Tuesday, July 29, 2014

Leib: Thanks to the ACA, free to do what one wants

Is “mailbox money” a new alternate lifestyle? Have the Democrats officially launched a “war on work?”

Posted on Feb. 14, 2014 at 2:07 p.m.

Is “mailbox money” a new alternate lifestyle? Have the Democrats officially launched a “war on work?”

During the Republican Convention that kicked off the failed Mitt Romney presidential run in 2012, speakers repeatedly proclaimed the value of the work ethic. Afterward, a couple of insiders opined that the GOP had made a flawed pitch.

They said that “rags to riches” wouldn’t sell well. They felt it wouldn’t work for the many people who’ve sadly given up trying to find jobs. And it wouldn’t work for those who had simply decided they could be happier by living a different kind of lifestyle than what we may think is everyone’s dream.

At the time, I thought that was goofy talk. Now I’m not so sure.

On Feb. 4th, the bipartisan Congressional Budget Office issued a report that said the Affordable Care Act will reduce the total number of hours worked in the period from 2017 to 2024. It went on to say the reduction “…represents a decline in the number of full-time-equivalent workers of about 2.0 million in 2017, rising to about 2.5 million in 2024."

The initial reaction by the Obama administration was to claim that wasn’t so. But then, apparently after a few quick strategy sessions, a new pitch blossomed. And the talking points from many spokespeople on the left became something like, “Work is bad, and we can free you from it.”

Senate Majority Leader Harry Reid proclaimed that Americans won’t be losing their jobs because of Obamacare, they’ll just be moving into “free agency.” He said that, “It allows people to get out of a job they’re locked into.”

He said that Republicans keep talking about losing millions of jobs, but that now with Obamacare, people won’t have to work in order to get health care. And so now they’ll be free to do what they want.

Hmmm. Free to do what one wants. Many people like their jobs, but for those who don’t, that’s an appealing thought. True, the concept presupposes a fantasy utopian market place where the world is waiting to take care of us as we pursue our individual passions. But still…

Imagine painting sunrises in Santa Fe, N.M., being a sought-after lecturer on this or that, or just kicking back with family and friends in a home business.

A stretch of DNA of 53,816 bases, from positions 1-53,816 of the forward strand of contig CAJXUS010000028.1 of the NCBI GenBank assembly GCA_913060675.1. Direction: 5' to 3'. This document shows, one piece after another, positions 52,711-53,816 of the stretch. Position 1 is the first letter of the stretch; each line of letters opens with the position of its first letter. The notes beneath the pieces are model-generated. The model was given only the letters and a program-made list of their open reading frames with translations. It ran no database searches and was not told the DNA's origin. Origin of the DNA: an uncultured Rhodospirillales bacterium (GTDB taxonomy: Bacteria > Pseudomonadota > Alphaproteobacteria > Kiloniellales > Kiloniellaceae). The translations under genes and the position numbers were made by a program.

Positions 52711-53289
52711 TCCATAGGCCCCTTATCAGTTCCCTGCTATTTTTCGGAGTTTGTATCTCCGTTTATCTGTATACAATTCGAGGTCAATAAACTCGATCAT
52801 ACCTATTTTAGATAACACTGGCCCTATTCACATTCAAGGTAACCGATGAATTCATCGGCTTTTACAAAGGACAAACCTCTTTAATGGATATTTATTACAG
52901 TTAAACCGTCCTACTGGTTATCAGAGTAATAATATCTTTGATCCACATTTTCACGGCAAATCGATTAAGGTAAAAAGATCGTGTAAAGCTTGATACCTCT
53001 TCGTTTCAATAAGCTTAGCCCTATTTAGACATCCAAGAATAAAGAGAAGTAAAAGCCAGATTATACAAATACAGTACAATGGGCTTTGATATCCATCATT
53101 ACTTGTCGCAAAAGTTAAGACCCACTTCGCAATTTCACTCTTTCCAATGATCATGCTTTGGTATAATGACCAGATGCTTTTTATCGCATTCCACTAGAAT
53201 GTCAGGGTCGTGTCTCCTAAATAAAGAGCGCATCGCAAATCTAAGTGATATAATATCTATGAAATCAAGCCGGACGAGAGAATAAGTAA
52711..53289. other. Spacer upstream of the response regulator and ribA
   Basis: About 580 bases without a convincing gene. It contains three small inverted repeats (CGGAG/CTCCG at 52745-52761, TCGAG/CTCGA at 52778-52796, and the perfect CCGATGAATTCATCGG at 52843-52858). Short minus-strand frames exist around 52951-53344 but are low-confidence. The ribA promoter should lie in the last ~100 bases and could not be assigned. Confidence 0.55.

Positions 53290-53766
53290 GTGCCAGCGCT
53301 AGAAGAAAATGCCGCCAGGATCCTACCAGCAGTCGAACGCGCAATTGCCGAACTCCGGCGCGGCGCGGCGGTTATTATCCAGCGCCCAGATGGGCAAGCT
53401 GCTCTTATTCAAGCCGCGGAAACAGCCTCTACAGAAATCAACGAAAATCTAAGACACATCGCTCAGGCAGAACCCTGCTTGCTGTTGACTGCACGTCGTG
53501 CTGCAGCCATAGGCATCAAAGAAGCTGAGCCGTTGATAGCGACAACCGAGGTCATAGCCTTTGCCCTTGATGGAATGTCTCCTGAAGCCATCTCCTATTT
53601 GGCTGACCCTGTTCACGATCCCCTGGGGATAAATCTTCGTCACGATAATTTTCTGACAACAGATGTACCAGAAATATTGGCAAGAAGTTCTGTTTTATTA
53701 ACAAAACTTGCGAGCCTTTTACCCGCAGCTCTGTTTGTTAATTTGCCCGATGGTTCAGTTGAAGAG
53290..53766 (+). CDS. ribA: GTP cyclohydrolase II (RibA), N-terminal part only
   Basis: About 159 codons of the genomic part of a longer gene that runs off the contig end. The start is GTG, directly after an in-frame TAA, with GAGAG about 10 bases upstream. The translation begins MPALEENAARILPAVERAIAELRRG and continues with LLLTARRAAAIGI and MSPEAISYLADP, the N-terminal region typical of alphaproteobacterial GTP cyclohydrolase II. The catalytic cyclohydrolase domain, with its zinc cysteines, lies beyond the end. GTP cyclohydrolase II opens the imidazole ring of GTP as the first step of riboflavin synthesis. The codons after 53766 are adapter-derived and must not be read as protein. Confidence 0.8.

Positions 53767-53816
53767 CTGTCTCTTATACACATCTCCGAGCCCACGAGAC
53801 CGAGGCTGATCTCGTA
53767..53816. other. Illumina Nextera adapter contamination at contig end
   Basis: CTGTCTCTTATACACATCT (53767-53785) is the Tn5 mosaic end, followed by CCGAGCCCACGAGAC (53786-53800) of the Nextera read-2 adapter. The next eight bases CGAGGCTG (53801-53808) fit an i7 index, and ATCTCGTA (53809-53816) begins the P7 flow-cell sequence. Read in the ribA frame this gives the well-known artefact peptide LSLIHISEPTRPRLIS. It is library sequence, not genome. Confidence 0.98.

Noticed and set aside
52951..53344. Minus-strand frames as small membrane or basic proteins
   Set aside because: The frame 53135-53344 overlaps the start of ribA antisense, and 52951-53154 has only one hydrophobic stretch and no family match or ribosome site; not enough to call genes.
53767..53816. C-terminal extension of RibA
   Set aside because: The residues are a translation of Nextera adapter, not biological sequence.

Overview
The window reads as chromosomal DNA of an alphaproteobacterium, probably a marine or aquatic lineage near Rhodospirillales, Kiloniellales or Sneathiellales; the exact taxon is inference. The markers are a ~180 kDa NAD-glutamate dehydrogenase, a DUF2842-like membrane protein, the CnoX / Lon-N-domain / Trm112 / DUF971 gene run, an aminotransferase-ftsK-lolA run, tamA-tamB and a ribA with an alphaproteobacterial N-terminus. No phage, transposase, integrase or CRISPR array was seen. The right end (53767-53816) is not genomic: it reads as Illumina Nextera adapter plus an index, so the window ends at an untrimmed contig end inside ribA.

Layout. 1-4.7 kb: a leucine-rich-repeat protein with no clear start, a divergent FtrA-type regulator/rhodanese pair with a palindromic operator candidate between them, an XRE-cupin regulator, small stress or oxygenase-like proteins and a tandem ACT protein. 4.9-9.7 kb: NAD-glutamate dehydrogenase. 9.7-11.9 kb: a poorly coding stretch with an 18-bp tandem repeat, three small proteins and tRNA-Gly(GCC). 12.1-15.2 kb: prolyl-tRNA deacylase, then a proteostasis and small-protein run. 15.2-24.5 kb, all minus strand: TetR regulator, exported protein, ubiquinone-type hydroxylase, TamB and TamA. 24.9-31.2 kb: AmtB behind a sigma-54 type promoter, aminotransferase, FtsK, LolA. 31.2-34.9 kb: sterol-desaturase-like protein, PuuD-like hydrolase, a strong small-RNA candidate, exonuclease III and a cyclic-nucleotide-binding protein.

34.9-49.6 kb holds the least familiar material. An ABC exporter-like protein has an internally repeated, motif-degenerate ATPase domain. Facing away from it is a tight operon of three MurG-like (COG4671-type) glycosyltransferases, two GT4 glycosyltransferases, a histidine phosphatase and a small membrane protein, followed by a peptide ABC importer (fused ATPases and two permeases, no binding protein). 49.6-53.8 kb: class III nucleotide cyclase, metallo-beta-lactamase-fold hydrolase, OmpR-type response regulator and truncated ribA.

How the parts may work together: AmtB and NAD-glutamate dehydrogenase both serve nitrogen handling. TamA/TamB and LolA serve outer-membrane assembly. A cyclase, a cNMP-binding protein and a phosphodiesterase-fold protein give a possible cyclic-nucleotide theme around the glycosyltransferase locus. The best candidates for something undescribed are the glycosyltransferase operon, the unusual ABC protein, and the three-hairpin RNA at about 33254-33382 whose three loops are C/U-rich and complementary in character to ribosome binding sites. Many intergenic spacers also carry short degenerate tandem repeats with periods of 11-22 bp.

If the dream jobs don’t pay a living wage, one would have to adjust one's lifestyle, but one would still have health care. And government supplemental payments would arrive regularly in the mailbox to lighten the load.

Democrat U.S. Rep. Keith Ellison from Minnesota, commenting on the CBO Obamacare report, announced that, “Americans work way more than people in other industrialized countries. And you know, we might want to look at our work-life balance, and this is something that gives us a great opportunity.”

The Republican reaction was that the CBO had said Obamacare would cost jobs. No, no, claimed the left. It will allow people to quit and pursue their dreams.

On Feb 10 the CBO was asked to offer clarification. And it said, in effect, that the report was based not on lost jobs, per se, but rather on the assumption that workers with lower paying jobs would reduce their hours or quit, because they then would be money ahead because of the effects of available subsidies.

I guess it’s like a Farm Bill where one can make more money not planting a crop than it can planting one.

The president has said once again that he is going to concentrate on job creation. Now we’re being told by some that that’s not necessarily a good idea. That “we need a better work-life balance.”

The able-bodied are being handed a new conundrum. Is a low-level starting job worth the effort? Or is it better to spend more time at home and build a living around mailbox money?

Former Elkhart furniture store owner Richard Leib has served on planning committees in several industries. An avid auto fan, he raced in the 1972 coast-to-coast Cannonball Run. He has written on a wide range of subjects.

 In this June 6, 2014 file photo, Rep. Paul Ryan, R-Wis., gestures as he speaks during a gala prior to the start of the Virginia GOP Convention in Roanoke, Va.   Ryan proposed a new plan July 24 to merge up to 11 anti-poverty programs into a single grant program for states that he said would allow more flexibility to help lift people out of poverty, in a speech to the American Enterprise Institute.

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